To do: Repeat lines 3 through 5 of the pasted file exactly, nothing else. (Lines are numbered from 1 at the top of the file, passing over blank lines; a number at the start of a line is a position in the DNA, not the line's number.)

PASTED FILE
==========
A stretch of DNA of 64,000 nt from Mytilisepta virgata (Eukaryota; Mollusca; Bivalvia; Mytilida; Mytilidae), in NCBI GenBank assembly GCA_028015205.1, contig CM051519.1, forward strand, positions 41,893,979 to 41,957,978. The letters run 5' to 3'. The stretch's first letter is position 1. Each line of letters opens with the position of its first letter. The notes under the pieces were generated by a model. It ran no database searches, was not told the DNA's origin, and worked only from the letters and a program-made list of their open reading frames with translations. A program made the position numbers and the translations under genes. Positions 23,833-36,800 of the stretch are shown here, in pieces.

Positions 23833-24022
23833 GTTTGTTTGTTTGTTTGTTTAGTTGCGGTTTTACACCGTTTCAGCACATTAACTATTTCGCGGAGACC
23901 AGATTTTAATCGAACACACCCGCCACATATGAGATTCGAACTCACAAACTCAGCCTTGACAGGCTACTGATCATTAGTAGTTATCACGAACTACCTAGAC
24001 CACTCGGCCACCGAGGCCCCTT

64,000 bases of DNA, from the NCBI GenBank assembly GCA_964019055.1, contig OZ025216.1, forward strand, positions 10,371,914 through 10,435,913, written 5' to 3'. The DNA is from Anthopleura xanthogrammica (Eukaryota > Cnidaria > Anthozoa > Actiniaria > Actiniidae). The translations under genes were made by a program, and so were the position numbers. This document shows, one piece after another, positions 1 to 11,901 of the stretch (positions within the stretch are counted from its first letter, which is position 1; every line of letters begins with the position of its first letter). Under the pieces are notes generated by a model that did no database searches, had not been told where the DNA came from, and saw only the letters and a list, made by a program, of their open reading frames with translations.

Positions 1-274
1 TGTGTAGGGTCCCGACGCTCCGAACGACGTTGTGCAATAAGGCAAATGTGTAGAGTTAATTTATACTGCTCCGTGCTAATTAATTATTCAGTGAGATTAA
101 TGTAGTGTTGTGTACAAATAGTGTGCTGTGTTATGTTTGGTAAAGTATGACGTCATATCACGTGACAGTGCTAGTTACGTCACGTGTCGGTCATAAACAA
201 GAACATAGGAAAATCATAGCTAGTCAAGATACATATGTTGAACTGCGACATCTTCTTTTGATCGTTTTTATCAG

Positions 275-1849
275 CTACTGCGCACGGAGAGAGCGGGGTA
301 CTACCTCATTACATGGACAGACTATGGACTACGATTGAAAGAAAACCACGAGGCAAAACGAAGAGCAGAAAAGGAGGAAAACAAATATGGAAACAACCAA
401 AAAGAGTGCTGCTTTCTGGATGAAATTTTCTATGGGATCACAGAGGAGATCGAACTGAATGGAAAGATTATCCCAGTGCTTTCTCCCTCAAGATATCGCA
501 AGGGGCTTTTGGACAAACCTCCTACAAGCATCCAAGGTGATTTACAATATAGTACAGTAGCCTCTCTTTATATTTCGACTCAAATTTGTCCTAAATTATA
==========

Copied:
23833 GTTTGTTTGTTTGTTTGTTTAGTTGCGGTTTTACACCGTTTCAGCACATTAACTATTTCGCGGAGACC
23901 AGATTTTAATCGAACACACCCGCCACATATGAGATTCGAACTCACAAACTCAGCCTTGACAGGCTACTGATCATTAGTAGTTATCACGAACTACCTAGAC
24001 CACTCGGCCACCGAGGCCCCTT